Zehner: The Full Brazilian
The rise of Brazilian populism was inevitable.
If I were to describe a leader who framed himself as a political outsider, who decried the corruption of the established elite, opposed such things as the Paris climate accord and has become famous for making outrageous comments, I suspect you would not immediately think of the Brazilian politician Jair Bolsonaro. But maybe you should. Brazil is about to elect its next president, and Bolsonaro will likely take up that mantle. This will be a wasted opportunity to turn the country around, but the result should not be considered surprising. Brazil’s recent problems have perfectly set the stage for Bolsonaro’s grand entrance, creating populist conditions in which the far-right strongman can easily establish control.
Populism typically relies on a sense of economic grievance — and Brazil’s economy has tanked. Although the country does reasonably well in certain indicators of economic malaise — its current account is fairly balanced, inflation is low and currency reserves are strong — there are still severe underlying issues. GDP per person fell by 10 percent between 2014 and 2016, and has yet to return to original levels. Unemployment hovers above 12 percent. The country also continues to suffer from a tragic pensions system that has drained much of the public funds. At the moment, more than half of Brazil’s non-interest spending goes toward pensions — 50 percent higher than the Organization for Economic Cooperation and Development average — which has helped to minimize the potential for economic growth. And the unwieldy nature of the public sector is only getting worse, with public debt rising from 60 to 84 percent of GDP in the four years to 2018. It should be clear how, in this situation, Bolsonaro’s self-proclaimed image as the scourge of public-sector waste would be enticing to the Brazilian voter. He has aligned himself with the Chicago school of free market economics, calling for the privatization of all state-owned enterprises, the simplification of the tax system (Brazilians currently spend 1,958 hours a year filing taxes, compared to 175 in the U.S.) and the reduction of the number of government ministries by half.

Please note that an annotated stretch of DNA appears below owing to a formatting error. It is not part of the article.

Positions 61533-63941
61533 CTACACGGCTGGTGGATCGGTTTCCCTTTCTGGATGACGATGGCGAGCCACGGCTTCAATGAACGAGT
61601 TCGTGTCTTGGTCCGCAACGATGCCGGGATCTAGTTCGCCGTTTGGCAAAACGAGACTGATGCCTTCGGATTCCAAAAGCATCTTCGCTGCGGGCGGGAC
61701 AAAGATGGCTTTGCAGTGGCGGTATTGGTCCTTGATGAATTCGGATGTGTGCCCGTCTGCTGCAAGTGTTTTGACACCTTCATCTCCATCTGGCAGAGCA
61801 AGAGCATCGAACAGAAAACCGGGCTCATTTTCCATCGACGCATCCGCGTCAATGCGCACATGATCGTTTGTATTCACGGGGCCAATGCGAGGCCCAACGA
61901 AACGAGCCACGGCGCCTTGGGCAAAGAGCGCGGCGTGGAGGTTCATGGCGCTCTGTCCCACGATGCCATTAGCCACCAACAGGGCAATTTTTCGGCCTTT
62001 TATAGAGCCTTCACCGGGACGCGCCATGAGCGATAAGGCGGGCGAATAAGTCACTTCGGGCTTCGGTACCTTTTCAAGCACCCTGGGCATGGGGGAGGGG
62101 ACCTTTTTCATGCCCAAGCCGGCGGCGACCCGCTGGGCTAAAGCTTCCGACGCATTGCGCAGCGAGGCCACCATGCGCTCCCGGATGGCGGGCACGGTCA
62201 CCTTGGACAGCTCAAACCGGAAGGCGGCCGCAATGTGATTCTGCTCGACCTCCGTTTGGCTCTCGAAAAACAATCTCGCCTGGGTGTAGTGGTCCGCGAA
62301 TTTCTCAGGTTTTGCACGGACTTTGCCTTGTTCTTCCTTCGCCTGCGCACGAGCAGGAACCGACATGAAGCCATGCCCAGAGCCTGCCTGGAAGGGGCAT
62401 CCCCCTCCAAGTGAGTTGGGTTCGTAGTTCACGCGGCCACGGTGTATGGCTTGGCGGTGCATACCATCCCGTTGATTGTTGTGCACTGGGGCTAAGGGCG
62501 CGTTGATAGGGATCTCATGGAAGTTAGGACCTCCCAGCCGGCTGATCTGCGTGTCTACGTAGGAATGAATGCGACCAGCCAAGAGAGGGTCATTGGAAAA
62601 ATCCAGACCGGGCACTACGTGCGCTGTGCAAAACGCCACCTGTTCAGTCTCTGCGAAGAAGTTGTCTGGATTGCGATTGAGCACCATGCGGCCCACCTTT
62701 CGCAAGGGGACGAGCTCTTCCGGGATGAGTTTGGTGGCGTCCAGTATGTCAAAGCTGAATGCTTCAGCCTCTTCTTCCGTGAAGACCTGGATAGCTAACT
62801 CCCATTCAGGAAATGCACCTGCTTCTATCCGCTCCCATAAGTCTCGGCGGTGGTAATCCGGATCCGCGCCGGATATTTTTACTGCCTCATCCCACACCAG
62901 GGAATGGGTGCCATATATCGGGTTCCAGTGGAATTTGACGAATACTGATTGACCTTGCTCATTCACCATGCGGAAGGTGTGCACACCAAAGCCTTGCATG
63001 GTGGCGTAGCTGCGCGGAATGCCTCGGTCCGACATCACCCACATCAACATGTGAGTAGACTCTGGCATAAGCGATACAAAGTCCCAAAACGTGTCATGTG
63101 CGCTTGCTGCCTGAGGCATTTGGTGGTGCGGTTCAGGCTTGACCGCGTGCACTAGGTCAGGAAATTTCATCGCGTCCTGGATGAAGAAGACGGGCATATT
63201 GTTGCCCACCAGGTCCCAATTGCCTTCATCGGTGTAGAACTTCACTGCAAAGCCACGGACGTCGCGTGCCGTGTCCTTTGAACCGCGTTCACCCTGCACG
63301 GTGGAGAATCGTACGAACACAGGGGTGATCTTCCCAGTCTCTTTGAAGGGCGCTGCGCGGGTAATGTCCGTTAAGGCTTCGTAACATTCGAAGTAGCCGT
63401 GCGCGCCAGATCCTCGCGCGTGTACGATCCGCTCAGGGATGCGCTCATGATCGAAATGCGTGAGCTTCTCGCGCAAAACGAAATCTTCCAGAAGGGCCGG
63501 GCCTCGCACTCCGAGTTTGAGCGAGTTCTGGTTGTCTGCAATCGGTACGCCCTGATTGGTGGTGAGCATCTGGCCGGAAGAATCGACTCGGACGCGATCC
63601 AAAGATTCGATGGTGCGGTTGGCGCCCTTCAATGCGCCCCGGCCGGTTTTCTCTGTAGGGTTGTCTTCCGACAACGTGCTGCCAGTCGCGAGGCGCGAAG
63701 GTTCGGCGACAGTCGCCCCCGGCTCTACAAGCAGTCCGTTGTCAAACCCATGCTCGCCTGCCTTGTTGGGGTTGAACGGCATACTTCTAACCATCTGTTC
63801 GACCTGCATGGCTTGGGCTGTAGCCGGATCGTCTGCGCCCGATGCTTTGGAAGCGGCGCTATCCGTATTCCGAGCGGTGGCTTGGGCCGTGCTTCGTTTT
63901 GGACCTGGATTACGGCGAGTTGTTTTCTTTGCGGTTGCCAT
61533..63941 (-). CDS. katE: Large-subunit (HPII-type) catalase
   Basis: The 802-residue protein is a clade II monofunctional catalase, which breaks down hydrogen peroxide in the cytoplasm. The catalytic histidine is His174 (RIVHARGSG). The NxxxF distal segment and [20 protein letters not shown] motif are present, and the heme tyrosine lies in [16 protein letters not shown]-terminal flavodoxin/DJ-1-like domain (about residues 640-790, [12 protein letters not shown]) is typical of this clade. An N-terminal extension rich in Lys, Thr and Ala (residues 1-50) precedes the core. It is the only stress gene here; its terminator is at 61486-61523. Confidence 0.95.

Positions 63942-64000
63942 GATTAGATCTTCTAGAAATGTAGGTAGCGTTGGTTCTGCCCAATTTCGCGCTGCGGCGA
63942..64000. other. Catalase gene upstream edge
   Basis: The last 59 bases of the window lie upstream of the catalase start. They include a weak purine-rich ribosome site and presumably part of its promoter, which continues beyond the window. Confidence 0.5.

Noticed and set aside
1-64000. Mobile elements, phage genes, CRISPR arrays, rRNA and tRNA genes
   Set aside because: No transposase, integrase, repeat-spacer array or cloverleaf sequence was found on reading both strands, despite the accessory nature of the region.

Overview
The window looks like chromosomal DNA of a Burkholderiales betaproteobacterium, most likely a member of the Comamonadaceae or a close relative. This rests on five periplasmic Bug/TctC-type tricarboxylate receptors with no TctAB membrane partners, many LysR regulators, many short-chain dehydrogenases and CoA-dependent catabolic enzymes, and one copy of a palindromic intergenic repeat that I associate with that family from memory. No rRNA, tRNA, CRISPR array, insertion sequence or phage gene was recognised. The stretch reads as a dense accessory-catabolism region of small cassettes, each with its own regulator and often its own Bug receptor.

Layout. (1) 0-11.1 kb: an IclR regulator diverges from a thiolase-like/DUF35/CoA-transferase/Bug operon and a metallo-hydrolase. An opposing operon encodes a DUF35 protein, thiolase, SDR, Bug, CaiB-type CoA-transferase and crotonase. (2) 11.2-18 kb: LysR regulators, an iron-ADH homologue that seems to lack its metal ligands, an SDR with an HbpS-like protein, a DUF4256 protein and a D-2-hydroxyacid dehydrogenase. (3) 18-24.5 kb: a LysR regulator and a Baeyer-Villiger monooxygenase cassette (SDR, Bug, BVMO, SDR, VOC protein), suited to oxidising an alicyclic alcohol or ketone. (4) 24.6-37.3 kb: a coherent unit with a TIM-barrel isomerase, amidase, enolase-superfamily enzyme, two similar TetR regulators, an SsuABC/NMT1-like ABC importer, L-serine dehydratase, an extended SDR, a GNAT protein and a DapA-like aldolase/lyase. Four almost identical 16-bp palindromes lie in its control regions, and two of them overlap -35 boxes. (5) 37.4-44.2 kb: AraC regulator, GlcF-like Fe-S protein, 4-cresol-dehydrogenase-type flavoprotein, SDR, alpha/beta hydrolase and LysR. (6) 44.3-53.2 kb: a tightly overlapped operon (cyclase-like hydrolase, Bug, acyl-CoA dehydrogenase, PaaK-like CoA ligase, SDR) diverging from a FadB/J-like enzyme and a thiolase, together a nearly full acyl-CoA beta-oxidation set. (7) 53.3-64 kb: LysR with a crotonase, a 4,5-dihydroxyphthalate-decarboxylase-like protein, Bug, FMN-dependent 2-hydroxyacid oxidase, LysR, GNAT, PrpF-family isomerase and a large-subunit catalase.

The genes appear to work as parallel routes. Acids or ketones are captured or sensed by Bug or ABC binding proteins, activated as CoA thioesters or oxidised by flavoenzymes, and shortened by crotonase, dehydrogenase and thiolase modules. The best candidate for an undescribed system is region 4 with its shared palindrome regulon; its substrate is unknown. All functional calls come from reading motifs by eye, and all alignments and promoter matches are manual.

Bolsonaro has also, with clear allusions to the notion of “draining the swamp,” declared war against the inherent corruption of Brazilian politics. The impeachment of President Dilma Rousseff in 2016, due to her alleged manipulation of budget deficit figures and attempts to interfere in a corruption probe into Petrobras, made it clear to many Brazilians, though not all, that corruption was rife in Brasilia. The overarching corruption probe known as Operation Lava Jato — literally meaning “Car Wash” — has been almost too effective, discrediting the whole political class. Former President Lula Da Silva was sentenced to 10 years in prison for corruption while in office, and Michael Temer, the current president, has also been accused. Surveys have found that only eight percent of Brazilians currently trust their government. Bolsonaro has been extremely effective at exploiting the public’s lack of faith in its representatives. He has employed Trumpian tactics of outrage to distinguish himself from the tainted elite, claiming that, for example, he would rather his son be dead than gay. By making open, offensive remarks, Bolsonaro has painted himself as someone who is honest — a man of the people who can be trusted because he is not like the other politicians. This has proved crucial at a time when Brazilians have lost all trust in their government.
Brazil also finds itself in the midst of a crime epidemic. In 2017, 63,880 people were murdered across the country, bringing the murder rate to 30.8 per 100,000, up from 29.9 the year before. This has mostly been the result of an increase in gang violence surrounding the drug trade and underfunded law enforcement. The dire situation has made public security a key issue in the election, and Bolsonaro has taken a firm stance against crime, vowing to ease restrictions on bearing arms and to allow law enforcement to use lethal force against criminals. Revealingly, his trademark move on the campaign trail has been a trigger-pulling motion with his hands. As a former army man with the vocal backing of the military, Bolsonaro is viewed as a no-nonsense strongman who can set the country straight. He has even explicitly praised the country’s brutal former military dictatorship, which lasted from 1964 to 1985, and called for its resumption. Yet this hasn’t scared off voters.
Brazilians have lost patience. After 14 years of governance by the Worker’s Party, they feel like the country has gone down the drain. Now they are desperate for substantial change, and it seems inevitable that Bolsonaro, the ultimate outsider, will win. Economic woes, rising crime rates and rampant corruption have fuelled a dangerous populism that will negatively affect Brazil for the duration of Bolsonaro’s term. The whole situation is eerily similar to the U.S. elections of 2016. The inherent similarities between the two reveal how easy an escape populism is from properly addressing the issues facing various countries around the globe. Although Brazil will have to wait for effective change, hopefully in the future, other countries will learn from Brazil’s and the U.S.’s mistakes and seek healthier channels through which to resolve their problems.